- Audi will be releasing its updated A4 next year to compete with the already-updated BMW 3 Series and Mercedes C-Class. The current A4 has been on sale since 2015 and the next version is expected to resemble the new A6 and A8, as well as include the latest dual-screen infotainment system featured in all newer Audi’s.
Whilst Audi are aiming for an electric variant of each of their cars by 2025, it is not known whether this next A4 will feature an electric model in its lineup.
- Birmingham City Council has published the charges for its Clean Air Zone (CAZ) which is due to be implemented in 2020.
The CAZ will cover all roads within the A4540 Middleway ring road, with vehicles not meeting nationally set engine emissions standards being charged to enter this area. Private cars, taxis and vans will pay £8 per day, while HGVs, coaches and buses will be charged £50 per day.
- Euro NCAP have announced its annual ‘Best in Class’ winners this week:
- 2018 Mercedes A-Class (Small Family Car)
- 2018 Lexus ES (Large Family Car)
- 2018 Lexus ES (Hybrid & Electric)
- 2018 Hyundai NEXO (Large Off-Road)
To define the Best in Class, a calculation is made of the weighted sum of the scores in each of the four areas of assessment: Adult Occupant, Child Occupant, Pedestrian and Safety Assist. This sum is then used as the basis for comparison of each car.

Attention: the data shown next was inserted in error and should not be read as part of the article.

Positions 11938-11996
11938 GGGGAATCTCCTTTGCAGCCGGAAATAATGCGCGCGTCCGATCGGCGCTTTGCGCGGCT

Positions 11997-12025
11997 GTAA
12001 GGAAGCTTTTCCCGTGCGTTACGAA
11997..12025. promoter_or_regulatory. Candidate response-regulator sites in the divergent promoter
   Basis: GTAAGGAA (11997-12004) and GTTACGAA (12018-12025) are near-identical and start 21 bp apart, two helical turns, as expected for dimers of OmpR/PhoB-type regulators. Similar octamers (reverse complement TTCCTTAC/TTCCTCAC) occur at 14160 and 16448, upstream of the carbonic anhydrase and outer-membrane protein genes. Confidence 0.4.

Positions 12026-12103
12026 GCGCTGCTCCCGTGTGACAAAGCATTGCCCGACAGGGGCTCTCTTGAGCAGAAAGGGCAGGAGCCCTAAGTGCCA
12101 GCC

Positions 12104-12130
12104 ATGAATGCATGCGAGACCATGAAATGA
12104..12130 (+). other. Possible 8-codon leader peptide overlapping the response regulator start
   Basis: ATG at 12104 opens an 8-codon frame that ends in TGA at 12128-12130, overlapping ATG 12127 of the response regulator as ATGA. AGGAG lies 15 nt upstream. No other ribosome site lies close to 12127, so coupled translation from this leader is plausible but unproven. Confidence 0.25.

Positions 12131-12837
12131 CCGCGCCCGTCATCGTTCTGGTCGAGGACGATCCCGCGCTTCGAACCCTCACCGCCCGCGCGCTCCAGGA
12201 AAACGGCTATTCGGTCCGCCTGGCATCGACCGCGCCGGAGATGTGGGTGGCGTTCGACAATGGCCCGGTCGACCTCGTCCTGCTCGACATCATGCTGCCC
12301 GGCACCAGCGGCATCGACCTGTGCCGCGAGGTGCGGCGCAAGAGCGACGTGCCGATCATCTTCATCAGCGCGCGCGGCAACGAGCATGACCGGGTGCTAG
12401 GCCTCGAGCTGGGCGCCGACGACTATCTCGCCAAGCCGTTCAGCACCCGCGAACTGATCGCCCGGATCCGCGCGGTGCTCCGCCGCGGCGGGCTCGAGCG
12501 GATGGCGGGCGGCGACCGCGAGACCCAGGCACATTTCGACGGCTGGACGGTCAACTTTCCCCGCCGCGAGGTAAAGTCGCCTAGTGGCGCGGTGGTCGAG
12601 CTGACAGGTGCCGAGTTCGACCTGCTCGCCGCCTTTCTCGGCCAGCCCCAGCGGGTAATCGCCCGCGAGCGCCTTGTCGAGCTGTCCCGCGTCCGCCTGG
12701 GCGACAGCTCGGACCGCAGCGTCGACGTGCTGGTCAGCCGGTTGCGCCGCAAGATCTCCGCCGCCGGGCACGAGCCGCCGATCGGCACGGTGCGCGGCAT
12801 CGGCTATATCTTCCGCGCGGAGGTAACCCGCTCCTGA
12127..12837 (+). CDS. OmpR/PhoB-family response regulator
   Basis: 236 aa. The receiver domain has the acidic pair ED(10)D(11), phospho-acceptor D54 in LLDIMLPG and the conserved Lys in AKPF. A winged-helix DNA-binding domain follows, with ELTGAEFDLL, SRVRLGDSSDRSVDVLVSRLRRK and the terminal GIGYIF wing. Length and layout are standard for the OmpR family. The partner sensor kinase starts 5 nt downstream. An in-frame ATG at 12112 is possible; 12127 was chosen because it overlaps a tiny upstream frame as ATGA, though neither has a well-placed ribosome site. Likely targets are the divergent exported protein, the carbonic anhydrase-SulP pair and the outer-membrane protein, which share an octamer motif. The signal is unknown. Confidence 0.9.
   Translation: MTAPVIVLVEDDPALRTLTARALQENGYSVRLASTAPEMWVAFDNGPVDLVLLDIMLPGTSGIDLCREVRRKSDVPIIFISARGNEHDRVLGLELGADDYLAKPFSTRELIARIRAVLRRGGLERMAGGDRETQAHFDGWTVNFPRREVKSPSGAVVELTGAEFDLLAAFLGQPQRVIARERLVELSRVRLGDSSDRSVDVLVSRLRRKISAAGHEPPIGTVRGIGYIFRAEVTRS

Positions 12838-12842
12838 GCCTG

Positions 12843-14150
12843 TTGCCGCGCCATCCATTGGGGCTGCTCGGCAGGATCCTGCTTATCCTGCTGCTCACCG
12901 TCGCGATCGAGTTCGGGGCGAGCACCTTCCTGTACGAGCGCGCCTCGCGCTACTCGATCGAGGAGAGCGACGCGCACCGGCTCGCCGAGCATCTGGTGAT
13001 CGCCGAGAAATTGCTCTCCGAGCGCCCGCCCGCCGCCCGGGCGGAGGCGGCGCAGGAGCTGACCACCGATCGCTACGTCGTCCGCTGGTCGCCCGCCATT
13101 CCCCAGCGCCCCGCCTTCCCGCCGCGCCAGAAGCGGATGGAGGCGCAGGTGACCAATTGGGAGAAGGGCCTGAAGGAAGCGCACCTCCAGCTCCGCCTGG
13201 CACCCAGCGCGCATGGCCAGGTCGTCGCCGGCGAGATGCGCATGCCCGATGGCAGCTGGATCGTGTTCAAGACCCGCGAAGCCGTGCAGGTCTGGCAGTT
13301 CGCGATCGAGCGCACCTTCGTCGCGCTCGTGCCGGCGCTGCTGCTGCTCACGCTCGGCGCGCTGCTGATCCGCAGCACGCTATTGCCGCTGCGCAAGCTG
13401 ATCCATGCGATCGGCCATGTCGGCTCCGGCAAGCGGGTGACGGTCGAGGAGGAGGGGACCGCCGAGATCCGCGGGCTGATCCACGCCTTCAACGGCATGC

- Aston Martin has released performance figures for its upcoming petrol-electric hypercar, the Valkyrie.
The car will feature a 6.5-litre, naturally aspirated V12 engine which produces 1,000bhp and is described by Aston Martin as ‘an absolute masterpiece’. At its top speed, the Valkyrie will reach a maximum rpm of 11,100 – a figure never before seen in a naturally-aspirated, emissions-compliant road car.
Only 150 Aston Martin Valkyries will be built, with 24 track-only editions (Valkyrie AMR Pro) set to follow soon after. The price for the road-going Valkyrie will be somewhere between £2,000,000 and £3,000,000.
- BMW and Porsche have developed a prototype 450kW FastCharge unit which can give an electric vehicle up to 62 miles of range in just three minutes.
Comparing this to the charging units available today, a home wallbox can deliver electricity at 3.6kW to 22kW and most of the rapid public chargers deliver electricity at 50kW. Tesla’s Superchargers delivers 120kW.
Using a 50kW charger, Nissan says its Leaf will take around 60 minutes for its batteries to go from 20 to 80 per cent, while a Tesla Supercharger can provide a similar charge in around 40 minutes. The BMW i3 used with this prototype went from 10 to 80 percent in 15 minutes.